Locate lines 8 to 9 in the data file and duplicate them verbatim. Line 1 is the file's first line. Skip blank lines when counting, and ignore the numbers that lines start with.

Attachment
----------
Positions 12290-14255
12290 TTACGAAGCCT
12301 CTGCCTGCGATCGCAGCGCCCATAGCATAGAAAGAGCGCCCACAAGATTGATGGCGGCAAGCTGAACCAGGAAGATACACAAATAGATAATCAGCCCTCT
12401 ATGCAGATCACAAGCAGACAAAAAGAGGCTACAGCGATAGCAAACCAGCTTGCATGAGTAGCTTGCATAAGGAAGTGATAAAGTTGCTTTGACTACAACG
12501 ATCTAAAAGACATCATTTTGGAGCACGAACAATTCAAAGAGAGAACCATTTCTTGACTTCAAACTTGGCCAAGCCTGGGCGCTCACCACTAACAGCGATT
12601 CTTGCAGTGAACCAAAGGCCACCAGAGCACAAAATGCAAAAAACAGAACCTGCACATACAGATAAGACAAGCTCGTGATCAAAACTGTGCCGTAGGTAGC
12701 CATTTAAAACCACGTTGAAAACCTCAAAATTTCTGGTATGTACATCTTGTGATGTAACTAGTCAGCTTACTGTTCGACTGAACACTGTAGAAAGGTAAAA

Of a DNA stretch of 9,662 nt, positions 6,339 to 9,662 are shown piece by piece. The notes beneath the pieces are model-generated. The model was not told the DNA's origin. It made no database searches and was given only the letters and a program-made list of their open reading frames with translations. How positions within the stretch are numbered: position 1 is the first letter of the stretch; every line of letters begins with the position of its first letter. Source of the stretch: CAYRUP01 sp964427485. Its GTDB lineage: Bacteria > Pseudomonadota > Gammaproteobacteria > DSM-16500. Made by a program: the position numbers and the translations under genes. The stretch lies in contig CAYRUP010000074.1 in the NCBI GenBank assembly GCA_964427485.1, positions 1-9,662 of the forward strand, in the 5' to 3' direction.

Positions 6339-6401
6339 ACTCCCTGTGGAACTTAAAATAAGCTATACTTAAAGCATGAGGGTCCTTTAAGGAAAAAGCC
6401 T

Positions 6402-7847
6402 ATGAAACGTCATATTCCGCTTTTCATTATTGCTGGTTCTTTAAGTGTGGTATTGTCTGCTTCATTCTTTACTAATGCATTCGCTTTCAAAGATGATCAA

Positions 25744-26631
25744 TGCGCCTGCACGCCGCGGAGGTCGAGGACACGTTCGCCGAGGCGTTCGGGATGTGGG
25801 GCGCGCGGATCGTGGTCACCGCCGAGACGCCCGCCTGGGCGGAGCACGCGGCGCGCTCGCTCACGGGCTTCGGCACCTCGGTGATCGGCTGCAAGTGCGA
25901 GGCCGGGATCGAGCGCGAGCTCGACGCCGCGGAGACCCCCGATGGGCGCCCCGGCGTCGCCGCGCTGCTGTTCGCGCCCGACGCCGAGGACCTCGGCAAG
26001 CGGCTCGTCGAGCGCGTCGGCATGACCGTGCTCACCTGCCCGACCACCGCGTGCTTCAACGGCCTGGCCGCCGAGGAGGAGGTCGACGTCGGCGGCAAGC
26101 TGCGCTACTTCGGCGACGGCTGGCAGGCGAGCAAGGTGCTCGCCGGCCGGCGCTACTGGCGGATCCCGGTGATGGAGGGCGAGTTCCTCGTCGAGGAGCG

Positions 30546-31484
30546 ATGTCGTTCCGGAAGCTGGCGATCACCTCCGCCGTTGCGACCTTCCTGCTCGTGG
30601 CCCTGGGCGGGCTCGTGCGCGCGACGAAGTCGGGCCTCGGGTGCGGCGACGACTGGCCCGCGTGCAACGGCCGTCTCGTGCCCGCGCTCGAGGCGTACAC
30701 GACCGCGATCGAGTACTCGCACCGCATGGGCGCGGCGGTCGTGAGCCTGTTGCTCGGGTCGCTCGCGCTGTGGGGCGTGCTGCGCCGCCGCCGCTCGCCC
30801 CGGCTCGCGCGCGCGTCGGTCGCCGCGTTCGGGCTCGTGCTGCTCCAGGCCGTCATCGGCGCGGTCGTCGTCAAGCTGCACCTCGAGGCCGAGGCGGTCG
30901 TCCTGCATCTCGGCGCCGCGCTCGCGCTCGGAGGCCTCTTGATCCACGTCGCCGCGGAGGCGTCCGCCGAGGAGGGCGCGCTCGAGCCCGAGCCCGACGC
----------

Of a DNA stretch of 9,662 nt, positions 6,339 to 9,662 are shown piece by piece. The notes beneath the pieces are model-generated. The model was not told the DNA's origin. It made no database searches and was given only the letters and a program-made list of their open reading frames with translations. How positions within the stretch are numbered: position 1 is the first letter of the stretch; every line of letters begins with the position of its first letter. Source of the stretch: CAYRUP01 sp964427485. Its GTDB lineage: Bacteria > Pseudomonadota > Gammaproteobacteria > DSM-16500. Made by a program: the position numbers and the translations under genes. The stretch lies in contig CAYRUP010000074.1 in the NCBI GenBank assembly GCA_964427485.1, positions 1-9,662 of the forward strand, in the 5' to 3' direction.

Positions 6339-6401